Interesting in this context is the fact that it was the Renaissance humanists who first developed the periodisation scheme that we continue, with modifications, to use today. The humanist scholars of the Renaissance saw themselves as the natural successors to the glories of antiquity or the classical period (i.e. the Greeks and Romans) and regarded the period that had elapsed between the collapse of Rome and classical learning and its rebirth in their hands as the Middle Ages in which everything had been decidedly inferior. Through this rhetorical trick they sort to place themselves on a level with those authors of antiquity whose work they took as a model for their own.

So when does the Renaissance start and end? In my title I have included the word scientific in brackets to indicate that we are in fact dealing with two different but related concepts on the one side the Renaissance and on the other the Scientific Renaissance; the title of my blog of course references the later. The Renaissance proper was initially a literary movement and is said to start with Petrarca (1304 – 1374) gaining momentum over the next two centuries expanding into art and reaching a climax some time around 1500 or slightly later. Originally a return to the style of the classical or golden Latin in literature as exemplified by Cicero in its later phase it came to include the great Greek authors and in the 16th century the humanist became identified with the tri lingua scholar fluent in Latin Greek and Hebrew. This movement in the humanities (from which this branch of academia takes its name) continues to flourish into the 17th century and pinning down exactly where it ends is very difficult. Francis Yates sees its demise somewhere in the Thirty Years War with humanism still a dominant intellectual force before the start of this bloody altercation but very much in decline after the smoke had cleared on the battle fields of Middle Europe. On the whole I tend to agree with her but I would note that when I attended an English grammar school in the 1960s the model of pedagogic excellence to which I was exposed was a modified version of the Renaissance humanist ideals with A-Levels in Latin, Greek and Ancient History being the most exalted educational goal.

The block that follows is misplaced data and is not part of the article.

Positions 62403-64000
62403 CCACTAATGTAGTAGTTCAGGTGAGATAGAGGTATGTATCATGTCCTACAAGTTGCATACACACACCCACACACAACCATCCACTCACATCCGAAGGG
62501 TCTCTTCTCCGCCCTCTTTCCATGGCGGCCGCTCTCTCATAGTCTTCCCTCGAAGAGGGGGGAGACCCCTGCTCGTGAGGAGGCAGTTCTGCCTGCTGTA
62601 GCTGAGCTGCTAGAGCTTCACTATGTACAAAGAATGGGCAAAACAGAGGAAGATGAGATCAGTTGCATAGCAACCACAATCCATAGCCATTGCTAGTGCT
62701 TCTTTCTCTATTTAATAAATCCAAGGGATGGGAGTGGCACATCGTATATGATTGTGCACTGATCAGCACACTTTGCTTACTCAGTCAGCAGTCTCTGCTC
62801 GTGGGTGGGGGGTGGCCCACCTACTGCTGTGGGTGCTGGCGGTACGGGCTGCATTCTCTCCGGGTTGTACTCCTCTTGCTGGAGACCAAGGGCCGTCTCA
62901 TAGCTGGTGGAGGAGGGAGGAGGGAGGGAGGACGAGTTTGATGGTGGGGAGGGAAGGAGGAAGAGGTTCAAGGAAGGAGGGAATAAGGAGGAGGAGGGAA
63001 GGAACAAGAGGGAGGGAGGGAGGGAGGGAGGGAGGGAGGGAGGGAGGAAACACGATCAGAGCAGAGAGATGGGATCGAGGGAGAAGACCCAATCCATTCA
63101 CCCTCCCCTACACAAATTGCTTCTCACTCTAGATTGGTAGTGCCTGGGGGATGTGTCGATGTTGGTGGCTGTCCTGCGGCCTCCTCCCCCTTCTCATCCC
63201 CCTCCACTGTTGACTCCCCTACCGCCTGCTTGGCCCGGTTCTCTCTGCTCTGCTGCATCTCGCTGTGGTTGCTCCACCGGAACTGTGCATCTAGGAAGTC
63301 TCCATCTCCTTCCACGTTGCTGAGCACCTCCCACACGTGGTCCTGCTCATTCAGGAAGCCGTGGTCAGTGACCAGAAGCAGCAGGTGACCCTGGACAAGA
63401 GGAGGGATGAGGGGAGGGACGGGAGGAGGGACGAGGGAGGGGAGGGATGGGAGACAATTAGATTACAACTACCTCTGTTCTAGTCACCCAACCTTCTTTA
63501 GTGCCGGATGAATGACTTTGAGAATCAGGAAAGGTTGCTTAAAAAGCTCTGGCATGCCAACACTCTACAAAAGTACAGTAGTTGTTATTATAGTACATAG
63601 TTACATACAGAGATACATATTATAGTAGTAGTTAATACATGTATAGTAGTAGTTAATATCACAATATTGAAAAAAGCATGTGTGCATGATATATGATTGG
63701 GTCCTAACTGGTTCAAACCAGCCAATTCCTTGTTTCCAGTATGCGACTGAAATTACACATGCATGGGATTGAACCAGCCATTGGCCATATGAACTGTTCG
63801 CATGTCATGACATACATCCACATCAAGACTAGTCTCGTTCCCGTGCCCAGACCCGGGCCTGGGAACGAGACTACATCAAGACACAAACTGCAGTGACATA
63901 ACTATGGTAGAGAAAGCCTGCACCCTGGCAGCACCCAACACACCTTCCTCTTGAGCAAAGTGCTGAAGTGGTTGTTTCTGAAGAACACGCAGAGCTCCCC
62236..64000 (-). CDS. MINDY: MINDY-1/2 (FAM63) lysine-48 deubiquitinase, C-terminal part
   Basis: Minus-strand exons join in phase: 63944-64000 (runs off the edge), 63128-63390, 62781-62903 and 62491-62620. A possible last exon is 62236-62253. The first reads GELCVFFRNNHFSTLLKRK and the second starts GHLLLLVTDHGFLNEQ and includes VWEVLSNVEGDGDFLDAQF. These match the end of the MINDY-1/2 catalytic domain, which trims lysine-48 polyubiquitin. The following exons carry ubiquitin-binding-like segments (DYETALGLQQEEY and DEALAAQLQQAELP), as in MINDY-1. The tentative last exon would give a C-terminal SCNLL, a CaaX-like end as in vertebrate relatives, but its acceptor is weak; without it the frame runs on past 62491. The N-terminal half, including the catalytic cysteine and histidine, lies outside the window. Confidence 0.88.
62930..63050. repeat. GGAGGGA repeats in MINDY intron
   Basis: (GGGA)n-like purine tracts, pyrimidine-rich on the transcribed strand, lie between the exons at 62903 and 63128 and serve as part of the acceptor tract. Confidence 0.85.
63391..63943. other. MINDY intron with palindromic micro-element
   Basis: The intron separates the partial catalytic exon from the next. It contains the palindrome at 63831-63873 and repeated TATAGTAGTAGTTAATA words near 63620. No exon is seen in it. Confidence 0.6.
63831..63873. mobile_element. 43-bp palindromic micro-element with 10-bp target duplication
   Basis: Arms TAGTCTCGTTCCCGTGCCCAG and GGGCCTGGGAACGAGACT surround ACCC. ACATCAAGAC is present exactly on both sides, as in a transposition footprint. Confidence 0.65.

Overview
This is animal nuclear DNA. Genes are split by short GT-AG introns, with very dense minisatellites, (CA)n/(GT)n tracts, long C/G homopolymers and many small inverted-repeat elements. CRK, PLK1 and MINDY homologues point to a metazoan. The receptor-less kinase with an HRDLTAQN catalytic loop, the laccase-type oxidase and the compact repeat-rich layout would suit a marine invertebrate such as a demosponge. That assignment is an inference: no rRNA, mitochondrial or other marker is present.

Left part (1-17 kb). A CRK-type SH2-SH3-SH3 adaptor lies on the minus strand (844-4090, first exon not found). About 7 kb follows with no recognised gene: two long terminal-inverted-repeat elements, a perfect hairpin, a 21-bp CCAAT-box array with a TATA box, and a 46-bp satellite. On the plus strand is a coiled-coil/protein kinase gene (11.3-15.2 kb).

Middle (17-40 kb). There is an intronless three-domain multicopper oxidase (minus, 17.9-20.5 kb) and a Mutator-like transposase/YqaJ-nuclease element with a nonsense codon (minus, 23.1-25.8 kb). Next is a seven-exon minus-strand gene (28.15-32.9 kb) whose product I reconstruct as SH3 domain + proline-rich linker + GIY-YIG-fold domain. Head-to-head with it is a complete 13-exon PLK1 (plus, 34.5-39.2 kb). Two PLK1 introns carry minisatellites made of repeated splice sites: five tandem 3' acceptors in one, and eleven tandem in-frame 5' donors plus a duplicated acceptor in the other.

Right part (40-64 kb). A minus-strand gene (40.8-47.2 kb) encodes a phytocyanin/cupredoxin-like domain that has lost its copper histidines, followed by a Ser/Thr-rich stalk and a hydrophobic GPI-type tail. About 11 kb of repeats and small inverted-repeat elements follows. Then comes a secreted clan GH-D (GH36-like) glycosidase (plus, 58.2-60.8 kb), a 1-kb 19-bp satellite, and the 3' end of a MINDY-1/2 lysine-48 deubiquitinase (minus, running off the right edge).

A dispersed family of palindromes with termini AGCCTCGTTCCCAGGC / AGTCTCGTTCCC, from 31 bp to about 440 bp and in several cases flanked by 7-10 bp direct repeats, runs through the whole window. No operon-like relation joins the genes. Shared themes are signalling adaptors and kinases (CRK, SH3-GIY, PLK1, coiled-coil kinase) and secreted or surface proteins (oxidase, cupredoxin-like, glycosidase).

The Scientific Renaissance, which is in itself a fairly recent concept, in of course embedded in the wider Humanist Renaissance. Originally conceived by Maria Boas in her book in her book “The scientific Renaissance” from 1962 it has received its most recent treatment from Peter Dear in his “Revolutionizing the Sciences” from 2001. Whereas Boas saw it as an early phase of the scientific revolution, Dear sees the two as separate identifiable periods with differing characteristics. On the whole, as a gradualist, I side with Boas although I also reject the concept of ‘a’ or ‘the’ scientific revolution preferring a gradualist model of scientific evolution, which I wont however discuss here. The popular version of the Scientific Renaissance has it beginning with the fall of Constantinople in 1453 and a supposed influx of Greek scientific text into Western Europe brought by the refugees. Its end is signalled, 90 years later, by the publication in 1543 of Copernicus’ De revolutionibus. Both of these dates are problematic. Starting with the supposed end of the Scientific Renaissance, Copernicus was a Renaissance humanist scholar and apart from his heliocentricity his book is very much in the tradition of the Epytoma Almagesti from Peuerbach and Regiomontanus (the founders of Renaissance astronomy), which served as one of his major sources, an astronomical tradition that remained dominant in Europe until it was finally replaced by Kepler’s elliptical astronomy around 1660. This continuity is nicely illustrated by Kepler himself in the frontispiece of his Tabulae Rudolphinae from 1609. This displays astronomy as a somewhat ramshackle pavilion with its various pillars each constructed and contributed by different figure in the history of astronomy. One of the lesser figures included in the wonderful graphic is Bernhard Walther the colleague and pupil of Regiomontanus in Nürnberg who continued his astronomical observation programme after his untimely death in 1476 and whose observation where used by Copernicus in the De revolutionibus. However saying that the Scientific Renaissance comes to an end around 1660 is not without problems. I said earlier that Newton is presented as a modern scientist but even his work is steeped in the mindset of the Renaissance scholar with his alchemical studies and his prisca theology.